BACKGROUND Unexplained fatigue is often left untreated or treated with antidepressants. This randomized, placebo-controlled, single-blinded study evaluated the efficacy and tolerability of single-dose intravenous ferric carboxymaltose (FCM) in iron-deficient, premenopausal women with symptomatic, unexplained fatigue. METHODS Fatigued women (Piper Fatigue Scale [PFS] score ≥5) with iron deficiency (ferritin <50 µg/L and transferrin saturation <20%, or ferritin <15 µg/L) and normal or borderline hemoglobin (≥115 g/L) were enrolled in 21 sites in Austria, Germany, Sweden and Switzerland, blinded to the study drug and randomized (computer-generated randomization sequence) to a single FCM (1000 mg iron) or saline (placebo) infusion. Primary endpoint was the proportion of patients with reduced fatigue (≥1 point decrease in PFS score from baseline to Day 56). RESULTS The full analysis included 290 women (FCM 144, placebo 146). Fatigue was reduced in 65.3% (FCM) and 52.7% (placebo) of patients (OR 1.68, 95%CI 1.05-2.70; p = 0.03). A 50% reduction of PFS score was achieved in 33.3% FCM- vs. 16.4% placebo-treated patients (p<0.001). At Day 56, all FCM-treated patients had hemoglobin levels ≥120 g/L (vs. 87% at baseline); with placebo, the proportion decreased from 86% to 81%. Mental quality-of-life (SF-12) and the cognitive function scores improved better with FCM. 'Power of attention' improved better in FCM-treated patients with ferritin <15 µg/L. Treatment-emergent adverse events (placebo 114, FCM 209; most frequently headache, nasopharyngitis, pyrexia and nausea) were mainly mild or moderate. CONCLUSION A single infusion of FCM improved fatigue, mental quality-of-life, cognitive function and erythropoiesis in iron-deficient women with normal or borderline hemoglobin. Although more side effects were reported compared to placebo, FCM can be an effective alternative in patients who cannot tolerate or use oral iron, the common treatment of iron deficiency. Overall, the results support the hypothesis that iron deficiency can affect women's health, and a normal iron status should be maintained independent of hemoglobin levels. TRIAL REGISTRATION ClinicalTrials.gov NCT01110356.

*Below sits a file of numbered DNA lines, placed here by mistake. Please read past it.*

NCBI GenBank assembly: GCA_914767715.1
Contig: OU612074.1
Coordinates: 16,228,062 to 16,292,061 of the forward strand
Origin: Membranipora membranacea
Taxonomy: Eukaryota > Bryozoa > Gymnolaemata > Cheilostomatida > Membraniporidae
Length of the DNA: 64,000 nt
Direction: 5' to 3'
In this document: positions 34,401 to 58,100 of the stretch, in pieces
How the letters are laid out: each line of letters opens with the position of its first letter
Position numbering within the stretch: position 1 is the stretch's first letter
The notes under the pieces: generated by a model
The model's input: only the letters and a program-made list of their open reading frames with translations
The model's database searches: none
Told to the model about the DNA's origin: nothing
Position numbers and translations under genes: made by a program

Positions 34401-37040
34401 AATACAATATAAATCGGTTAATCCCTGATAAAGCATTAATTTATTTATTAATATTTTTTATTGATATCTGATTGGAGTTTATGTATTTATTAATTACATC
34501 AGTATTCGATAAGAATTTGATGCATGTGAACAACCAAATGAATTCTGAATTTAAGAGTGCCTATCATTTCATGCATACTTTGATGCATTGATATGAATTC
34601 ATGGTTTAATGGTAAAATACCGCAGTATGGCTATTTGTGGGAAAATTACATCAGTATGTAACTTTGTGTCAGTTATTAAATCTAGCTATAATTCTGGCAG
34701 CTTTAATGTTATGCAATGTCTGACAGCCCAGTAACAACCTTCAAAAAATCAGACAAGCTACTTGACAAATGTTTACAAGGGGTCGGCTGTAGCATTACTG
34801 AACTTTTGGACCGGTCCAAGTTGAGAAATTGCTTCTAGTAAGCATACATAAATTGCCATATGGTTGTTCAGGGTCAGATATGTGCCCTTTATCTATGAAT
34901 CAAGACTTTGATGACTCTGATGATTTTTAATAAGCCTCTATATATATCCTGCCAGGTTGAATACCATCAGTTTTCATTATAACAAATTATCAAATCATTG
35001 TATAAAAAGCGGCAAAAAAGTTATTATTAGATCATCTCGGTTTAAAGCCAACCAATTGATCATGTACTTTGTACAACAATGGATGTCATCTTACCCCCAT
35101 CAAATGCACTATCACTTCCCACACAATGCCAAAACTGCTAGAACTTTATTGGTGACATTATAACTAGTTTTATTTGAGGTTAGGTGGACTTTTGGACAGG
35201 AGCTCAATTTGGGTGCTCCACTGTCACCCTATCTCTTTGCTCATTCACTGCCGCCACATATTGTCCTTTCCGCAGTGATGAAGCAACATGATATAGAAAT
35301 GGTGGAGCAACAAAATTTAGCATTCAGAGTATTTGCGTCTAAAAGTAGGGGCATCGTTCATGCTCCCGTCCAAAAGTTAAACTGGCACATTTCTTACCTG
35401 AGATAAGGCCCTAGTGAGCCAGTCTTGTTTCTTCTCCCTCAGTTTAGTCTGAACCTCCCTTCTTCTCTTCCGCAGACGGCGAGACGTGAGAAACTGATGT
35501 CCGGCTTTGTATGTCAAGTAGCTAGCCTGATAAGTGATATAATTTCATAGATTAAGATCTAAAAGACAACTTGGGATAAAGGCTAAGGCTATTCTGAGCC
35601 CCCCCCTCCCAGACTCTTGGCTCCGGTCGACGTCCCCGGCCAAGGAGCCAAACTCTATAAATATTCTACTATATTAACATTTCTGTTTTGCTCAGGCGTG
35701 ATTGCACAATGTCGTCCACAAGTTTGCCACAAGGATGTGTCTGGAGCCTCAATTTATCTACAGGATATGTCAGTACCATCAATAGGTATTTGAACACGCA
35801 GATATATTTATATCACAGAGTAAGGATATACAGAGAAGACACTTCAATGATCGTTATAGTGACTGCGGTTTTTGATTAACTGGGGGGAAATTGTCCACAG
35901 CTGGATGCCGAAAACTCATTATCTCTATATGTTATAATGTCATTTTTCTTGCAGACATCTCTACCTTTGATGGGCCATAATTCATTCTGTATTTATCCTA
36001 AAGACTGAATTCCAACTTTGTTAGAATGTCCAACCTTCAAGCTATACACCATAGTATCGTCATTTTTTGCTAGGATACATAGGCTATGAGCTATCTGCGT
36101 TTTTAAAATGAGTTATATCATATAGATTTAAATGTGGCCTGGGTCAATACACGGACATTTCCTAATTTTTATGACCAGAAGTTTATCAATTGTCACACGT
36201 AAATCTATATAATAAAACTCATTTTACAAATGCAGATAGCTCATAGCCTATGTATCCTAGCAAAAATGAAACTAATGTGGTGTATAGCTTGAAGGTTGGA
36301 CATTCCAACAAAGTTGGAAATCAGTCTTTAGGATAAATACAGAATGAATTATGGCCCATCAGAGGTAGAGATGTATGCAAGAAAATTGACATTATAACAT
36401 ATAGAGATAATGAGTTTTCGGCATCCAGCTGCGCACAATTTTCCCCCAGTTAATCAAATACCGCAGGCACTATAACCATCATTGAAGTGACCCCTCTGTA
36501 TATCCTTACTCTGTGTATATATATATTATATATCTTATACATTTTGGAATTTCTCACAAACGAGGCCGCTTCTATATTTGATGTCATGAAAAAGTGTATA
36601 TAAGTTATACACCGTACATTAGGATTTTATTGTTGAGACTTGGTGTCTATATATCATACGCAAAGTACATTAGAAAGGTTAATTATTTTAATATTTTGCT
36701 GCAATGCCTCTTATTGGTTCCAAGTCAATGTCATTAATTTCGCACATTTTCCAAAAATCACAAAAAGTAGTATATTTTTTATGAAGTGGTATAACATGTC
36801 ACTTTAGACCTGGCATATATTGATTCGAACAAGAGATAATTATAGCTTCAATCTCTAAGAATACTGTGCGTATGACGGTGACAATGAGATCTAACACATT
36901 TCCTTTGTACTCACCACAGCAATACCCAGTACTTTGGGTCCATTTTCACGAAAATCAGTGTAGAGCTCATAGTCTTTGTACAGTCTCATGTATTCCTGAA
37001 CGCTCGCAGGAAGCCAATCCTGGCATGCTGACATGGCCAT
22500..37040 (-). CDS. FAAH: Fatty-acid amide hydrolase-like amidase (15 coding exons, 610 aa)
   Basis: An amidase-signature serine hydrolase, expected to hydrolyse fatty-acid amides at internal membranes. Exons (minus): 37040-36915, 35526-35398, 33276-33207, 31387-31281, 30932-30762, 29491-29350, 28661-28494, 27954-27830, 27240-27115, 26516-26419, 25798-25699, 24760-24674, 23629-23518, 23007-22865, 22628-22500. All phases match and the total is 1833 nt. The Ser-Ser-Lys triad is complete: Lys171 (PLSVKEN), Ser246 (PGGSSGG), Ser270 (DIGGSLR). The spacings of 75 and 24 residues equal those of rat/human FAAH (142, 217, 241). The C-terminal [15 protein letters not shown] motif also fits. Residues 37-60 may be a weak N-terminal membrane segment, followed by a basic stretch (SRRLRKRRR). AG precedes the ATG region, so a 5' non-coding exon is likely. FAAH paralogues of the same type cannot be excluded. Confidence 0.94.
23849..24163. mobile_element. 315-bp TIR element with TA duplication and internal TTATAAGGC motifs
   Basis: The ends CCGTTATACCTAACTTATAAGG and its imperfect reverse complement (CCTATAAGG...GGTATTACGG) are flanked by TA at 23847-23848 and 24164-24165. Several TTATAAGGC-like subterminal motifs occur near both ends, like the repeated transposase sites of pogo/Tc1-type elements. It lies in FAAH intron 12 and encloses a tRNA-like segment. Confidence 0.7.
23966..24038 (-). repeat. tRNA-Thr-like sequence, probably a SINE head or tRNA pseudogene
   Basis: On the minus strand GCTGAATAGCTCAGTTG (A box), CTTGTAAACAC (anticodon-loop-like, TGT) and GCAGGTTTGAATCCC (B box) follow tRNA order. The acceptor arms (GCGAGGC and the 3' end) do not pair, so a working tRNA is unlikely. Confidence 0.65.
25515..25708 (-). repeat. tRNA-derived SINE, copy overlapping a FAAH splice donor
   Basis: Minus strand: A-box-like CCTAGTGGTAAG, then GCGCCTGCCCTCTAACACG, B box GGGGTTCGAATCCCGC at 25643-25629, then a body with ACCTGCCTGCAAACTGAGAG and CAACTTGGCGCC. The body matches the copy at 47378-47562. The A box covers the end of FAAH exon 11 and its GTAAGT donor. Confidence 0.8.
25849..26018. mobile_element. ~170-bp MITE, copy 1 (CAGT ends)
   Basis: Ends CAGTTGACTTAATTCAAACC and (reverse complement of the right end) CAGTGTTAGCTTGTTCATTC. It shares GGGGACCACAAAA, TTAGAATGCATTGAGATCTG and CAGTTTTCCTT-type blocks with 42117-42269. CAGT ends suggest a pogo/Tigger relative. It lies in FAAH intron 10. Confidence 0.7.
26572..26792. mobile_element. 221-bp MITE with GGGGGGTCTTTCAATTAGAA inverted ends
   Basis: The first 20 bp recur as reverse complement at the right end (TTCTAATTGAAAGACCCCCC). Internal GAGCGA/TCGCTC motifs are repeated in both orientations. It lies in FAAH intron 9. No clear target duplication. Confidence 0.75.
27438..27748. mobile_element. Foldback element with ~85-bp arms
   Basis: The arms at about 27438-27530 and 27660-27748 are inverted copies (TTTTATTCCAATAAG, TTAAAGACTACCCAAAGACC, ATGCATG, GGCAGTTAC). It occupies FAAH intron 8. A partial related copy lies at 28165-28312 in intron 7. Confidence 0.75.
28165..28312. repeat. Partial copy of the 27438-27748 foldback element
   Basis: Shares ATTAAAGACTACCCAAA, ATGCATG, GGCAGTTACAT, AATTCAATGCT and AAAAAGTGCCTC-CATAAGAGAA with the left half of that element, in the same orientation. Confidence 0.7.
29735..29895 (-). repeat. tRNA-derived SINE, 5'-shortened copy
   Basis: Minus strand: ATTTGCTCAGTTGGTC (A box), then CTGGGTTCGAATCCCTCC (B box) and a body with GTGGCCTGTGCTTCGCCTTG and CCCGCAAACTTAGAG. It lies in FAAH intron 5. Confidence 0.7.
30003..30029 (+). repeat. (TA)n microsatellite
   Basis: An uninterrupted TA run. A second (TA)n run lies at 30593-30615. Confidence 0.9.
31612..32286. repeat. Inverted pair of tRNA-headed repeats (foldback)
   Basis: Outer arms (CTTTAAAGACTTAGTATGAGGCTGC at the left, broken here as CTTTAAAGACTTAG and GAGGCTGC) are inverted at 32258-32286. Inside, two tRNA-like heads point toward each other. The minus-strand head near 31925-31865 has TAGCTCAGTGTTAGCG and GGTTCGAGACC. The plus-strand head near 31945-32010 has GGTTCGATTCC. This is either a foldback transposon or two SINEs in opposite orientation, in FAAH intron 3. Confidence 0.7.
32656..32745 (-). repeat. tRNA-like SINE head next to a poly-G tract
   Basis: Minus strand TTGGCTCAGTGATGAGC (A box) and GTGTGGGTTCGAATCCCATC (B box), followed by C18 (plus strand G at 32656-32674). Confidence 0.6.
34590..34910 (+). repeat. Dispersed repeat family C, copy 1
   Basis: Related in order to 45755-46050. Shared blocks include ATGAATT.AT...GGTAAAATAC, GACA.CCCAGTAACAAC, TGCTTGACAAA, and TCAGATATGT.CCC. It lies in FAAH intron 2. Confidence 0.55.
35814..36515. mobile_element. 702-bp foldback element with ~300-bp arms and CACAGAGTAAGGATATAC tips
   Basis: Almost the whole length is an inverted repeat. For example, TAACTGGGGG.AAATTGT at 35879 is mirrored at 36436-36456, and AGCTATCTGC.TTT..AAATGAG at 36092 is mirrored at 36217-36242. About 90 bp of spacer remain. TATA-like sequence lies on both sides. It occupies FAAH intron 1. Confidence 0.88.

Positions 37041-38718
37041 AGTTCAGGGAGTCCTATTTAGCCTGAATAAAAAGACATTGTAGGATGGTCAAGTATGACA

Citations

20 citations in Web of Science®
18 citations in Scopus®
Google Scholar™

Altmetrics

Downloads

17 downloads since deposited on 24 Oct 2014
13 downloads since 12 months
Detailed statistics

Additional indexing

Item Type:Journal Article, refereed, original work
Communities & Collections:04 Faculty of Medicine > University Hospital Zurich > Clinic for Obstetrics
Dewey Decimal Classification:610 Medicine & health
Language:English
Date:2014
Deposited On:24 Oct 2014 13:32
Last Modified:23 Jun 2016 14:49
Publisher:Public Library of Science (PLoS)
ISSN:1932-6203
Free access at:Publisher DOI. An embargo period may apply.
Publisher DOI:https://doi.org/10.1371/journal.pone.0094217
PubMed ID:24751822

Download

[img]
Preview
Content: Published Version
Filetype: PDF
Size: 667kB
View at publisher
Licence: Creative Commons: Attribution 4.0 International (CC BY 4.0)

TrendTerms

TrendTerms displays relevant terms of the abstract of this publication and related documents on a map. The terms and their relations were extracted from ZORA using word statistics. Their timelines are taken from ZORA as well. The bubble size of a term is proportional to the number of documents where the term occurs. Red, orange, yellow and green colors are used for terms that occur in the current document; red indicates high interlinkedness of a term with other terms, orange, yellow and green decreasing interlinkedness. Blue is used for terms that have a relation with the terms in this document, but occur in other documents.
You can navigate and zoom the map. Mouse-hovering a term displays its timeline, clicking it yields the associated documents.

Author Collaborations